In a mass of high-profile architecture at King’s Cross, there is one clear standout project, says Rory Olcayto
The best thing about Argent’s King’s Cross isn’t John McAslan + Partners’ steampunk extension to King’s Cross station, or the reborn St Pancras and its shopping mall street. It’s not PRP’s brick housing tower, or the one by MaccreanorLavington Architects that looks a bit Hans Kollhoff. It’s not Glenn Howells Architects’ student accommodation (how fast did that go up?!). It’s not Carmody Groarke’s Filling Station (why did it quit selling pizzas?). It’s not King’s Boulevard with its glow-in-the-dark seats. (Although new streets - a very rare occurrence - are always wonderful things.)
It won’t be Stanton Williams Architects’ King’s Cross Square with its stripey flagstone paving when it finally opens later this year. (Seriously, why has it taken so long to complete?). It’s not going to be David Chipperfield’s office development, despite its cast iron columns. It’s not the Allies & Morrison block alongside it (the very definition of ‘forgettably good’). And it won’t be AHMM’s Googleplex, even if half of London’s youngsters will surely want to work there. And no, it’s not the University of the Arts London - that other Stanton Williams King’s Cross project (it loses marks because the ‘internal street’ has been ruined by a glass barrier that blocks curious strollers). It’s not Feix & Merlin’s roller disco either, even if its chain mail chic - it’s gold - is really rather fetching.
It’s not the clever masterplan - 50 new buildings, 2,000 new homes, 20 new streets, 10 new public squares, 67 acres - again by Allies & Morrison, that just like the Olympic Park, has a brand new postcode. No, the best thing about Argent’s King’s Cross is the amazing Granary Square, London’s finest new public space.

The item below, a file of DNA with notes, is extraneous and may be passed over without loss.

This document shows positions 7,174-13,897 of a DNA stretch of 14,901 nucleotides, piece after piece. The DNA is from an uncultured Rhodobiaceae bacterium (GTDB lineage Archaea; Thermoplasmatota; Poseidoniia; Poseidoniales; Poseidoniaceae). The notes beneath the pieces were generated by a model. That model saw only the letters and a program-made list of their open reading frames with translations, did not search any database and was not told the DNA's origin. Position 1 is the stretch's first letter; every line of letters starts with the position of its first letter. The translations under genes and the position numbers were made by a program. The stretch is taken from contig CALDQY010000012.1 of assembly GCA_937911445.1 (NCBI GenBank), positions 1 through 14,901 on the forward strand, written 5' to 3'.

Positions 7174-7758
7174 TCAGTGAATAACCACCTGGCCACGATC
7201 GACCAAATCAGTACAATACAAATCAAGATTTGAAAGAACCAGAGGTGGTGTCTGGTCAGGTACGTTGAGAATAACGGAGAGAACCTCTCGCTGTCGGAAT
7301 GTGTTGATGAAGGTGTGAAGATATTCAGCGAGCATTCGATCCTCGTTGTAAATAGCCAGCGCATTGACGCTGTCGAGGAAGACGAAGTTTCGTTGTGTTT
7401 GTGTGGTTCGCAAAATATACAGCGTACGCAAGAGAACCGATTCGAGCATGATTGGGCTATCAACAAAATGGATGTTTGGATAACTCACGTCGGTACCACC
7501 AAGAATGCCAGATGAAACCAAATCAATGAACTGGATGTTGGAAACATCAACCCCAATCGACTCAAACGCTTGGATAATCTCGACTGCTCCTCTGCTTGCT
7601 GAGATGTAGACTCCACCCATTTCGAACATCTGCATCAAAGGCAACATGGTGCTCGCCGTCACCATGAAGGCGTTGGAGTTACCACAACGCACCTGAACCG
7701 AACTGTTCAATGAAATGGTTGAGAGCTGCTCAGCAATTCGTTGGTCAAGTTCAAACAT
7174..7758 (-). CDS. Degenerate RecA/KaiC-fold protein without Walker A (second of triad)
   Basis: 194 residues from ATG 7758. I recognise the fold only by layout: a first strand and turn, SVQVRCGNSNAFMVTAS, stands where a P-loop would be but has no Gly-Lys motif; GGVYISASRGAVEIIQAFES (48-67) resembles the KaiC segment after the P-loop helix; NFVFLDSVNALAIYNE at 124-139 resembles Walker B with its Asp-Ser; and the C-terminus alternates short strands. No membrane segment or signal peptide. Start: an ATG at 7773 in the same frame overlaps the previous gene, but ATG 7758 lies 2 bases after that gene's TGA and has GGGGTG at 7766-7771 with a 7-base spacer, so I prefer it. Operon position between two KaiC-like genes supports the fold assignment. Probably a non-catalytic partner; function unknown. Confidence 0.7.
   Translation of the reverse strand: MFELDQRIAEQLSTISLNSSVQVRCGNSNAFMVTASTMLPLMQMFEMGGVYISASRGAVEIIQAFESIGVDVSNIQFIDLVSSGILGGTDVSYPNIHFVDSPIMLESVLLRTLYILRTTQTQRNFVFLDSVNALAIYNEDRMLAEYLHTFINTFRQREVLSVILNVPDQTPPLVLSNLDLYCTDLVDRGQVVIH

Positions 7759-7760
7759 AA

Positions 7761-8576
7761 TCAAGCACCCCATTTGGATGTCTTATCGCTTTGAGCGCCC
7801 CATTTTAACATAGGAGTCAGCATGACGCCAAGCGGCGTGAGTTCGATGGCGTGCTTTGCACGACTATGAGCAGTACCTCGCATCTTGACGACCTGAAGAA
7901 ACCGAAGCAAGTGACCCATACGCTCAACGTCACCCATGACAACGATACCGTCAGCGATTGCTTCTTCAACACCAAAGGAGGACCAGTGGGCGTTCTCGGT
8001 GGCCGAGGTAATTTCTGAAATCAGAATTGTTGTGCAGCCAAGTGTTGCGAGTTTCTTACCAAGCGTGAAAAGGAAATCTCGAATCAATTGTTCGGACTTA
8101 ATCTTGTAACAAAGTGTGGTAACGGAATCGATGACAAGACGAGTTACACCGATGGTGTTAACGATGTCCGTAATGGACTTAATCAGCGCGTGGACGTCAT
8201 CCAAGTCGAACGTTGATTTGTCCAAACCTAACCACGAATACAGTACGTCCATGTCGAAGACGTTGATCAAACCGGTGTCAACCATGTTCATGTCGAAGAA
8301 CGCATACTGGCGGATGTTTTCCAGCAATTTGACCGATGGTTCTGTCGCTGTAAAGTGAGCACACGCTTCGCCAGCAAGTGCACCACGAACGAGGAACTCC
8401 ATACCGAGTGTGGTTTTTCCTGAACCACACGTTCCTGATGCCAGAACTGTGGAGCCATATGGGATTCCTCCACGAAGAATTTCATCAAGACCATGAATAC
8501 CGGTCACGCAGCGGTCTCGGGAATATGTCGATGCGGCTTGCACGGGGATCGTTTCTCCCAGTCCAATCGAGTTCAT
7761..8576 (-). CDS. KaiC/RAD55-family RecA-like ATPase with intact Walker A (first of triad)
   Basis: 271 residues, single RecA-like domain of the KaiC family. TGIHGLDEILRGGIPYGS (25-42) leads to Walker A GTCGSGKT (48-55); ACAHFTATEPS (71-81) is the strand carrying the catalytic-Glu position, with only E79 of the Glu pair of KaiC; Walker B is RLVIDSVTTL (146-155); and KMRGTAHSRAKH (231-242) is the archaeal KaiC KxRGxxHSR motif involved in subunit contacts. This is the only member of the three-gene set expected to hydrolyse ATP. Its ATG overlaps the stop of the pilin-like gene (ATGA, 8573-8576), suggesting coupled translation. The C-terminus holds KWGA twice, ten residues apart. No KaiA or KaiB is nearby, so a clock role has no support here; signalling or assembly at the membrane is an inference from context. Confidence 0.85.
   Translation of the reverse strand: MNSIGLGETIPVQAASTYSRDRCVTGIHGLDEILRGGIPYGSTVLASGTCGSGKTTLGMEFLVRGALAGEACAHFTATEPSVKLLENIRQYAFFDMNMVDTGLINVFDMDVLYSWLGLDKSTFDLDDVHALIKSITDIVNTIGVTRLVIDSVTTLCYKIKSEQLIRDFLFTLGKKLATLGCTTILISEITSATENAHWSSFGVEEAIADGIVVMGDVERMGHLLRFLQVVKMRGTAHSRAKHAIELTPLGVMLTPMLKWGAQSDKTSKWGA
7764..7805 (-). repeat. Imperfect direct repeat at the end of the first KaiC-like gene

Designed by Townshend Landscape Architects, it has been open for just over a year now. It occupies the land in front of the granary building that houses the relocated art school. It’s big, around 8,000m², which makes it similar in size to Trafalgar Square, although the similarities with London’s most famous public space end there. Take the fountains. The ones in Trafalgar Square may be designed by Edwin Lutyens, but their placement has more to do with reducing public space and the threat of riotous assembly than encouraging citizens to linger on a hot summer day. In Granary Square, the opposite is true: the fountains are what makes the brand new space so public. All summer it has felt like a beach. (It’s better than a lido because it’s free, less cramped and less formal all round). Children - and quite a few adults too - turn up in swimsuits and trunks to lark around for hours. Local families gather on the scattered deck chairs, or under the grove of lime trees alongside, and often stay all day, picnicking until the sun goes down. Richard Rogers would love it - it’s a real people’s meeting place.
At night the fountains become something else entirely: a multi-coloured sculpture of sorts, swooshing, misting, hissing. A firm called the Fountain Workshop made them; 1,080 individual water jets set in four large bays. Each jet has its own pump and light, and can be programmed to ‘dance’ along a range of different heights. And the bays can be set to function as simple mirrored pools.
There is of course a rub. Unlike Trafalgar Square, Granary Square, like the rest of Argent’s King’s Cross, isn’t really public. In fact, Camden Council had to negotiate a legal agreement to secure full public access to it. It’s a private space that we’ve been granted access to. Fingers crossed the owners never change their mind.